Wednesday, September 30, 2015

Magnetic Student Empowerment

Magnets by Rick Morris
Magnets empower my students! I was first introduced to the power of magnets at a Rick Morris seminar. I've used them ever since! Magnets can be used in a multitude of ways: as a means to fairly call on students, to stop the "teacher, teacher" cry that drives all teachers crazy, magnets allow one to easily see who's completed an assignment, as an expert board, and a way for students to collaborate and discuss texts.

One of my students' favorite use is the "Got Questions?" board.  It is primarily used during math and the first hour of class when students are turning in homework, starting AM work, or just have something they want to share.  The method ensures that all students have easy and fair access to me as often as they need my help, advice, or concern.  Students simply go to the board and move their magnet into line.  After I help a student, they move their magnet down and call for the next student - Wow! students are empowered to lead.  Of course, I have taken the time to talk to them about using a kind tone when calling on their classmate.

Also, this magnet-method builds community. Students know that I'm available and often I will hear mini-stories about their weekends, their concern, or a cool video clip they saw. These mini-conversations are relatively brief, students know that others are waiting, but this magnet-system has created a space for them to share about their lives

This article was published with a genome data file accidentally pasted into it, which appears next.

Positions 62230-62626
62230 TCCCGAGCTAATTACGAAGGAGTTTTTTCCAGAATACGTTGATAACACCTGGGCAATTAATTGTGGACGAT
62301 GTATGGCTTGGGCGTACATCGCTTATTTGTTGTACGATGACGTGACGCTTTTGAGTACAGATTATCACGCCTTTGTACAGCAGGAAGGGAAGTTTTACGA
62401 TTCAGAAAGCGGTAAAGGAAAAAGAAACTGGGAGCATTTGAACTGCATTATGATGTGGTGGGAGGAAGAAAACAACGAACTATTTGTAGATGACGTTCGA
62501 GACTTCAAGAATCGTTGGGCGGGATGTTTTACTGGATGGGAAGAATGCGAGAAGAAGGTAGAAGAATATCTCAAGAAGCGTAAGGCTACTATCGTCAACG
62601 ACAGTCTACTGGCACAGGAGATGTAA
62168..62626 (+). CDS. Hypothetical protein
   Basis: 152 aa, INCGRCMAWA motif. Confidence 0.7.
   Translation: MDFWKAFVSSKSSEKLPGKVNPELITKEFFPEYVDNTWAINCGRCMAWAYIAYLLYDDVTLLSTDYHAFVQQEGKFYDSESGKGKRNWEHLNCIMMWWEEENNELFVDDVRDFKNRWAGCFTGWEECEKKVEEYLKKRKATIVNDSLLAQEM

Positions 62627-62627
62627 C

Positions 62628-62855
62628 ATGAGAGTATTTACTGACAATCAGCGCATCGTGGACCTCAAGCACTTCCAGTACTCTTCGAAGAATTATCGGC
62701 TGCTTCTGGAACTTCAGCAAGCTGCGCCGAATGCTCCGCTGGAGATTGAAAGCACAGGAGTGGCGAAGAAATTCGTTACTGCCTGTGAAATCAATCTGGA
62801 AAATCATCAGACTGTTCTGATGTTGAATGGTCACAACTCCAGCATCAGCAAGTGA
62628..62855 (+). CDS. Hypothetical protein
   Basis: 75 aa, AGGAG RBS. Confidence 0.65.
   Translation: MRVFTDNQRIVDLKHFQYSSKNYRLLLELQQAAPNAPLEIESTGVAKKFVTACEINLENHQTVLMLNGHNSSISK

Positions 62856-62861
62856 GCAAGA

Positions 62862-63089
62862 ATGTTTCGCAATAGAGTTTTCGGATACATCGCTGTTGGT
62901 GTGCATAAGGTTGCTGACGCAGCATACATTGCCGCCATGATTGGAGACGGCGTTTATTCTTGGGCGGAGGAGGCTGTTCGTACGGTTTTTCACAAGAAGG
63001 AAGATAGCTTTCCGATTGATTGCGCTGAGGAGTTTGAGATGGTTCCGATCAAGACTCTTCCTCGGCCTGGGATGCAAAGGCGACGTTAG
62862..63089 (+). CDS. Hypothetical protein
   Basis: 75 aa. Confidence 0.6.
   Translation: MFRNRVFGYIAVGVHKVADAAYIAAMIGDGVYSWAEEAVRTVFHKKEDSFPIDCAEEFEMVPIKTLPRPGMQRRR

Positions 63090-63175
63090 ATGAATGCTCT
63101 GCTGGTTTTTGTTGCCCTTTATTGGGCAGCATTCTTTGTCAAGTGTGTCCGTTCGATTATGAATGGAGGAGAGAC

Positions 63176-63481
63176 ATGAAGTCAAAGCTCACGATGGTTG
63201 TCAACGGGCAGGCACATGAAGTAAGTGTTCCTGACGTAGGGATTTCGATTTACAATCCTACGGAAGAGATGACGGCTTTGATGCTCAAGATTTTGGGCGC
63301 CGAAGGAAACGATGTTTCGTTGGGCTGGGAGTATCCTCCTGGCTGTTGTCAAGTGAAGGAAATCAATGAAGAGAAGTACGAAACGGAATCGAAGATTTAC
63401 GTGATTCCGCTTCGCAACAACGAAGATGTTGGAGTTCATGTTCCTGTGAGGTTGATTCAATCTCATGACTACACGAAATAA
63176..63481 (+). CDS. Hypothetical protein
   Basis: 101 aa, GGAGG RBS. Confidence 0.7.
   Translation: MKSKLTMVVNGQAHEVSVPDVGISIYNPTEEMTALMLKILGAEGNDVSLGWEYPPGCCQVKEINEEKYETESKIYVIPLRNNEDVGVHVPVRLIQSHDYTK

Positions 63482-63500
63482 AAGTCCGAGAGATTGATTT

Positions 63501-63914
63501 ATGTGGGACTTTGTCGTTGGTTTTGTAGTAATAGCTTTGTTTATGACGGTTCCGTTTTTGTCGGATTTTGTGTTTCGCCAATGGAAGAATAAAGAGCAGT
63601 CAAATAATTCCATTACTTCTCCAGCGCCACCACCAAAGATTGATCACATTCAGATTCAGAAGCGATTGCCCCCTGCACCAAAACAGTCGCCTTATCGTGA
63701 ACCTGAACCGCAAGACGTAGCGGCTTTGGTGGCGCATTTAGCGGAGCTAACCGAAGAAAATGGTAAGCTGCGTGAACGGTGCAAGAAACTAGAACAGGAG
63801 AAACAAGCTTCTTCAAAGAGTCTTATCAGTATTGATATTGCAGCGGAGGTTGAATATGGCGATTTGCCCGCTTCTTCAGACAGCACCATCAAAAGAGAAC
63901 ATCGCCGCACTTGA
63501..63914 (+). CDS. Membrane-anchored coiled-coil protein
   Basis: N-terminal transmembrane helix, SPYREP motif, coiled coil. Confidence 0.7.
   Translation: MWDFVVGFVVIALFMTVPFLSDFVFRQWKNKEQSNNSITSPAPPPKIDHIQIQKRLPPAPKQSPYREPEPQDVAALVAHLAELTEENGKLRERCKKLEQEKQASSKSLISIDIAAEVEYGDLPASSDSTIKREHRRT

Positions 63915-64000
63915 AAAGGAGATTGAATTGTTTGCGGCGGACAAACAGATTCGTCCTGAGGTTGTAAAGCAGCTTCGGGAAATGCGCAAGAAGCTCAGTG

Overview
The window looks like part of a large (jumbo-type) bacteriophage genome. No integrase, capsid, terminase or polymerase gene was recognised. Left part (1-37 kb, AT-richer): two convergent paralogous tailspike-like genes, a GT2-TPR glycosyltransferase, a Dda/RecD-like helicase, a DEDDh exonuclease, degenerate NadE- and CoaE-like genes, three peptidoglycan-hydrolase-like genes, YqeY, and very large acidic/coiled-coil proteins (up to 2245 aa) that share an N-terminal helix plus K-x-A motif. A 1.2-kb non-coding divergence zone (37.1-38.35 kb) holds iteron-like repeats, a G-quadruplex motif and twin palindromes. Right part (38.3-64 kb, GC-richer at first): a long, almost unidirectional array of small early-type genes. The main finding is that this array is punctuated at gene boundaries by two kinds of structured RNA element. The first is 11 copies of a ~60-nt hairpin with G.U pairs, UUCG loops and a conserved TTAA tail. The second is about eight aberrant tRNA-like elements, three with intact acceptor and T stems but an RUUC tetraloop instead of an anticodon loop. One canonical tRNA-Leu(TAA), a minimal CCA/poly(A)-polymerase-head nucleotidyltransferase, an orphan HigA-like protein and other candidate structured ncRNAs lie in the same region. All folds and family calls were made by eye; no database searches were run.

During the independent practice time in math, the magnets ensure that all students get called on fairly.  This matters greatly to my early-finishers who know if they finish their practice early, they can start their homework.

The expert board empowers students to use their skills to help others.  The required "expert" changes daily, sometimes hourly, so all students have the opportunity to be an expert. I have seen first hand, shy students move their magnets up because they knew they had a skill or knowledge and wanted to help their classmates, even though it was outside of their comfort-zone, especially if there were very few "experts" on the list. Again, magnets empower students to lead.

Magnets provide a means to monitor progress while letting the teacher see at a quick glance who's completed various assignments. Students love to go to the list and move their magnet up once they have turned in an assignment.

In addition, I have used  magnets as a means to monitor writing progress (rough draft, peer-editing, final draft).

Last year, I began using magnets as a means for students to discuss texts and/or collaborate.The magnets allow students choice in who they want to be their discussion-partners = students are empowered to make smart choices.  

Two of the best side-benefits to using magnets is that students keep it all organized and it's front and center for all to see.


  1. Awesome ideas, Missy! Thanks!
    ~Lisa from Learn Like a Pirate page

    1. Thank you, Lisa. Thanks for stopping by.